For the last few Sunday nights, my family has been completely absorbed by the upstairs downstairs drama of Downton Abbey. This English import provides a glimpse of life in an aristocratic home just before the First World War. One very poignant moment occurs early in the series when a man trained to be a gentleman’s valet realizes that the skills he has spent a lifetime perfecting are no longer needed.
I found myself thinking of that valet as I read some recent posts on the shifting boundaries of law firm knowledge management. There are some who seem bewildered to find themselves in a world where the traditional things they have done don’t seem valued anymore. Meanwhile, there are others who are finding increasingly inventive ways to stretch their job descriptions.
If you think we are not in a period of flux, you would do well to read some of the posts below. Taken together, they present a picture of law firm life and the role of the knowledge manager that is rather unsettled and unsettling. In the face of these tensions several law firm knowledge managers I know are looking for ways to ensure their continuing relevance. As is so often the case, the interests and innate abilities of particular individuals lead them to explore avenues (and hidden alleys) that may not have been within the traditional territory of knowledge management. I expect this will only accelerate. No matter what our views are on these developments, it’s hard to ignore the pace of change around us. The question for each of us is how are we going to reshape our jobs before the oncoming revolution does it for us?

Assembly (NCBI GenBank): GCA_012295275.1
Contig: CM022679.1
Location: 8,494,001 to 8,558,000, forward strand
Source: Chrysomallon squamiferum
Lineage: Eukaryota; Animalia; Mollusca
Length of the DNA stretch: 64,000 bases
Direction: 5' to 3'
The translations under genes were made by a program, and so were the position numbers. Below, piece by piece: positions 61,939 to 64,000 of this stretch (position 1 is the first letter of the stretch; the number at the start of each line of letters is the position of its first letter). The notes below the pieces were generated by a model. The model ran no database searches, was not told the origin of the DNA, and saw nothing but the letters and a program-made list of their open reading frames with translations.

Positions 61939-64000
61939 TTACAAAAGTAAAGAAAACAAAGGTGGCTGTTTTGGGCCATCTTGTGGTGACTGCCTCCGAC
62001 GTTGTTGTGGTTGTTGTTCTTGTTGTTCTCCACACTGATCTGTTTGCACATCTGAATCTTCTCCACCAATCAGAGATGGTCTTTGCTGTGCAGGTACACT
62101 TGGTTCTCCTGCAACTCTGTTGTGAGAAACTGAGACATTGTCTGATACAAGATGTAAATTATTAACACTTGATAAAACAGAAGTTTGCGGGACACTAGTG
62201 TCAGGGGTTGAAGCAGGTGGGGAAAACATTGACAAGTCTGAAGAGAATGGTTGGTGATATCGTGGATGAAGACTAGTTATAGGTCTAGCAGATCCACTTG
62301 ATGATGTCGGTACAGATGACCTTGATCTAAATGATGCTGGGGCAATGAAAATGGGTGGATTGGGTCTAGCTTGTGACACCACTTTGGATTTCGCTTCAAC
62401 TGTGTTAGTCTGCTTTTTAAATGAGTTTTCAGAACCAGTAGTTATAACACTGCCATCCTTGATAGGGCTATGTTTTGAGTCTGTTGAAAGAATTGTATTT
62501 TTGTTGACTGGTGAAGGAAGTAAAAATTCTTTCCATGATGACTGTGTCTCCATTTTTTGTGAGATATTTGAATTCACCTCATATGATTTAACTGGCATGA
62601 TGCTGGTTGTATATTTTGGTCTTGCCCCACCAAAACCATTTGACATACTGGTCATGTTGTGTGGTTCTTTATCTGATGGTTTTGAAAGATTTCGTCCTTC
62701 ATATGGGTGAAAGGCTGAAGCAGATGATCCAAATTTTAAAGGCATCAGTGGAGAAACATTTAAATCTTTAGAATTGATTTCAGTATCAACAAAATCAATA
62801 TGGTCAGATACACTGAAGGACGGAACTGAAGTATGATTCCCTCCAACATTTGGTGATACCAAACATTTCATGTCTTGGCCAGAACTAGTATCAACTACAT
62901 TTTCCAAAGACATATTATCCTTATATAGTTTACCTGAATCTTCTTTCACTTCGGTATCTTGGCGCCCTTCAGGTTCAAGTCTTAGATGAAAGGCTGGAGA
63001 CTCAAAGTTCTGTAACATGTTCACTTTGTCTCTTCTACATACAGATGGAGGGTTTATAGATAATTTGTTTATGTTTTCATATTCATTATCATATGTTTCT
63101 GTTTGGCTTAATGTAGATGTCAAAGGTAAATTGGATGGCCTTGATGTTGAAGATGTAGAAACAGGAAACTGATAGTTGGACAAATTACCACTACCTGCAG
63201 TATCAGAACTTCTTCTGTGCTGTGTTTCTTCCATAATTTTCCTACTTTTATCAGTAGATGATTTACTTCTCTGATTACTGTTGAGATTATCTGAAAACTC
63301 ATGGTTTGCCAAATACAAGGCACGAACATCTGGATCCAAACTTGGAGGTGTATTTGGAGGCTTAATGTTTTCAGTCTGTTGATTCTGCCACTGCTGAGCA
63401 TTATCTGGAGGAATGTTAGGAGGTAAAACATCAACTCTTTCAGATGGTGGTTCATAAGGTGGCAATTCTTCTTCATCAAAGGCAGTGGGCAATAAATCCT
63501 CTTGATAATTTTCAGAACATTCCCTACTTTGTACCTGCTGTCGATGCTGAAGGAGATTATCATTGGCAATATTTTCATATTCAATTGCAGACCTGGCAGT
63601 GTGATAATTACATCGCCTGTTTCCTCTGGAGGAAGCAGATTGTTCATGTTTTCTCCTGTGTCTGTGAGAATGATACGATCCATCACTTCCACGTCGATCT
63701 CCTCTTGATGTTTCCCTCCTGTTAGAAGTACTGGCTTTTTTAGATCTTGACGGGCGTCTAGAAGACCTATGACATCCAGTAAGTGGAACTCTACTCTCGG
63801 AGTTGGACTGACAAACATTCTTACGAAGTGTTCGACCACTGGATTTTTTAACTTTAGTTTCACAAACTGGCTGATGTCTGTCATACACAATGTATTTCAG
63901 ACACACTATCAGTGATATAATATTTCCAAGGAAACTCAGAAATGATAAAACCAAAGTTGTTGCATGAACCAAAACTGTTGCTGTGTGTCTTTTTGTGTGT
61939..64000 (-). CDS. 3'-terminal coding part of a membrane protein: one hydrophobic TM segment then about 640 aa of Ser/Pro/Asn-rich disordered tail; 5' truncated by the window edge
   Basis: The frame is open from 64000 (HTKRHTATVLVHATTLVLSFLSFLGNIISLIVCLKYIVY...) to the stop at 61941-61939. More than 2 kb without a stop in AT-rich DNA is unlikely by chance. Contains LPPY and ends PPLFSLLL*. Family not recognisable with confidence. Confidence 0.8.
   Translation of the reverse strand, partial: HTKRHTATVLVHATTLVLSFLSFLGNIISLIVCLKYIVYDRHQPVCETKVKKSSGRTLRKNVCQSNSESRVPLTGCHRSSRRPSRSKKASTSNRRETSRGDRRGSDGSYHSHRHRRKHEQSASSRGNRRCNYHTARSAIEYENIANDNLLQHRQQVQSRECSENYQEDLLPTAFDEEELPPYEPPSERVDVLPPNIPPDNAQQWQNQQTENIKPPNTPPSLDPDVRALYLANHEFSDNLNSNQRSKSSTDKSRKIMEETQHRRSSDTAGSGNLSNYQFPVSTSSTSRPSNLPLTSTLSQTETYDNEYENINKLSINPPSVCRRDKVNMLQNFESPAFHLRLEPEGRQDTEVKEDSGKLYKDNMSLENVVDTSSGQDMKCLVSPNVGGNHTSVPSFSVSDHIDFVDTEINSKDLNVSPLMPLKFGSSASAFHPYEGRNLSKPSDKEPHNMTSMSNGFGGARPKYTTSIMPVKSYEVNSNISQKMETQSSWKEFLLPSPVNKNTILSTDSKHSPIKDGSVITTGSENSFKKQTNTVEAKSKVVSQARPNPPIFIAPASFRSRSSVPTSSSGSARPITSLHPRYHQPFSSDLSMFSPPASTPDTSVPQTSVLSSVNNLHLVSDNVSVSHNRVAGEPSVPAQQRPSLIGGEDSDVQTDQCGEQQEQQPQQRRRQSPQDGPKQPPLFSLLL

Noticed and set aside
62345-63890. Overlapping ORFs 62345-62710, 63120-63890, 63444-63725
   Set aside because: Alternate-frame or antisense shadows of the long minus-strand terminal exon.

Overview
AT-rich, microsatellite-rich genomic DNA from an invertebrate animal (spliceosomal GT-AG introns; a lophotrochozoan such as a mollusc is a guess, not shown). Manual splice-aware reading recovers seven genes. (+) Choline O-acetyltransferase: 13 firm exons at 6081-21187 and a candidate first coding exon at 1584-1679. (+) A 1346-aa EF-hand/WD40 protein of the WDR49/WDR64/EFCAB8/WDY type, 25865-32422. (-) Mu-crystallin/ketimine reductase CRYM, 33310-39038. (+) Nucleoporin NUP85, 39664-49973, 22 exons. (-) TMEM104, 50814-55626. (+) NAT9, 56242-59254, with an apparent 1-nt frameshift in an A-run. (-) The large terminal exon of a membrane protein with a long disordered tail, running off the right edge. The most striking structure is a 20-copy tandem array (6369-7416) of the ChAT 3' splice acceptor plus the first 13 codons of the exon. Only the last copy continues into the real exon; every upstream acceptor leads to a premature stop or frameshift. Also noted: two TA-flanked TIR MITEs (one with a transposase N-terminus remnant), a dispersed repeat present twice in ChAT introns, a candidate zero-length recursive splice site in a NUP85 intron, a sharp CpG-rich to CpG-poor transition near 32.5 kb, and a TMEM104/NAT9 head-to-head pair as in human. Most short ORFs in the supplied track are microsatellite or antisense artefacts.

- Toby Brown, Profitability and the New KM
- Ron Friedmann, Knowledge Management Reincarnated
- Ron Friedmann, KM Professionals Comment on KM Reincarnated
- Mark Gould, KMers can do anything: is that wise?
- Mark Gould, KM in law firms: rising to a challenge
- Greg Lambert, You Can Call It Knowledge Management If That Makes You Feel Better About Yourself
- Mary Abraham, Flat KM